I’m an introvert, but I don’t like working 100% remotely. I can’t be creative in a vacuum. I like brainstorming with colleagues and clients in person and then going back to my cave to get the job done. For me, remote is good for hammering out details on a project, but not for big picture thinking.

    • FancyPants says:

      That makes sense, and for that to work won’t they have to tell employees which 3 days to be in office? This article makes it sound like people still have some choice, but if you want specific people to be in office with specific other people, you’re basically telling people when and where to work again. I work in surgery so I don’t have a dog in this fight, but I am fascinated by all the possibilities other people have.

      • Eurydice says:

        I imagine they will. Basically, we’re all lab rats in a giant social experiment, even the billionaires. In the middle of all this change, all we can do is wait for the data and adjust as we go along.

      • Alice says:

        We were forced three days in the office in 2021 (Canada, Ontario,public service) and we had to tell which three days we’d come, indefinitely. It’s been extremely difficult to swap a day even for family or urgent reasons so we’d take a vacation day from our not so many.

    • Gold ladder says:

      My company doesn’t have a strict RTO policy, but I come in more often than most because there are times I work better in the office. That being said, I suffer from anxiety and there are days that I cannot deal with a bustling office, and I need the flexibility of being able to not come in without having to tell my boss I’m having an episode.

    • Megan says:

      My business partners and I have been discussing returning to the office. It’s hard to maintain a corporate culture remotely.

      • goofpuff says:

        @Megan As long as you realize that efficiency and productivity will go down. If you can accept that.

        Too many employers think that we can maintain the same level we did remotely while in the office, and that’s just not feasible. When I go into the office, I am unreachable because I am busy doing things around the office that need to get done, not sitting at my computer or phone. It was this way before the pandemic so it returns this way when we go back. People just got so used to being able to contact me easily when I work remotely.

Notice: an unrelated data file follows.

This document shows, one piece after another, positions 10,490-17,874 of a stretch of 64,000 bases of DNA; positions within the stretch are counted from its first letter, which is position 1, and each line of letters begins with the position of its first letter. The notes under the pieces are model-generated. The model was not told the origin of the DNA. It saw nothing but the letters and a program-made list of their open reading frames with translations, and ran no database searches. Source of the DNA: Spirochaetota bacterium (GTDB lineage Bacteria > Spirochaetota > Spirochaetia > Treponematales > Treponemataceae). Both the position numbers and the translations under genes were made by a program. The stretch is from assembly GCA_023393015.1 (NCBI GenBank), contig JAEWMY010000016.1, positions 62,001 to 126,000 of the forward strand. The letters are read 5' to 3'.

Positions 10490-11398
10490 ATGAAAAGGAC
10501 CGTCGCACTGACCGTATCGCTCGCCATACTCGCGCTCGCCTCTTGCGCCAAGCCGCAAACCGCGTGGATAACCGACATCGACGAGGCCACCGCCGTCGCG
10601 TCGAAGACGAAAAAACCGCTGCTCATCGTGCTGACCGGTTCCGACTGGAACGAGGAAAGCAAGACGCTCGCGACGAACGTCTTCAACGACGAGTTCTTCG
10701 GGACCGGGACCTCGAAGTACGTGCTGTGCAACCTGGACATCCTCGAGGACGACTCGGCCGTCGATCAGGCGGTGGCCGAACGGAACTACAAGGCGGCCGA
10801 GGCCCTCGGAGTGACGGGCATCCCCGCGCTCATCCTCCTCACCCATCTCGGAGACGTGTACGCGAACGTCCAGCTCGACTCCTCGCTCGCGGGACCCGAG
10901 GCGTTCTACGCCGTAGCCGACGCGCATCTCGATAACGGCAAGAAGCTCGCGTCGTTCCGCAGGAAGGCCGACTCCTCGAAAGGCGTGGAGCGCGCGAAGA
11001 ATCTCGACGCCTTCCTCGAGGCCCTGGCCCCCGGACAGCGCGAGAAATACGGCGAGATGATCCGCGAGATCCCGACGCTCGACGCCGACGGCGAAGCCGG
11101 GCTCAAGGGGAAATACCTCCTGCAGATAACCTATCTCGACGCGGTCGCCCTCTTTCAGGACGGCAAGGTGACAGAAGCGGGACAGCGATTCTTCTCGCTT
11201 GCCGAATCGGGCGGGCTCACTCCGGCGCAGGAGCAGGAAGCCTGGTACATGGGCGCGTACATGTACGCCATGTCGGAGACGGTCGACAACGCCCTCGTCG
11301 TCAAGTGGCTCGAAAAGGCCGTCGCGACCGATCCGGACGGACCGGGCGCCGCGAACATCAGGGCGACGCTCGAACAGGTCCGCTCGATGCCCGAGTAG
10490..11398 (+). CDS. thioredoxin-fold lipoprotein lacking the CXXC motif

• ama1977 says:

        I strongly agree. I am on a hybrid 50/50 schedule now (was full-time in-office prior to the pandemic, full-time at-home during, and my department went back 50/50 last March) and there are drawbacks and advantages to both. I’m happy to have the flexibility to WFH part-time, but I also appreciate having an office with a door that closes when I’m at my actual office. I like being among other adults, collaborating with other professionals. It’s easier for my newer coworkers to ask for help or advice from me when they can just pop their head around the door. We renew the team aspect of working together when we see each other regularly. I also love to leave my phone unforwarded when I work back-to-back office days…no after-hours calls to my personal phone.

        On the other hand, I love that I can do laundry on Fridays because I’m home. I don’t miss commuting every day. I like getting “extra” time on days I’m home because I’m done at 5-5:30 and boom, the kitchen is right there to start dinner! I get to pick up my kids from school most days, and I can easily structure appointments around the days I’m home. I can volunteer at their schools more easily.

        Honestly, I was hired to be in-office full-time, and I think the half-time/part-time compromise is decent for people in similar situations. I get the bait-and-switch aspect of this argument and I do think if you were explicitly promised a full-remote position and now that’s being changed, that’s different (and sh!tty).

      • Nerdista says:

        Good. Down with corporate cultures!

  2. ThatsNotOkay says: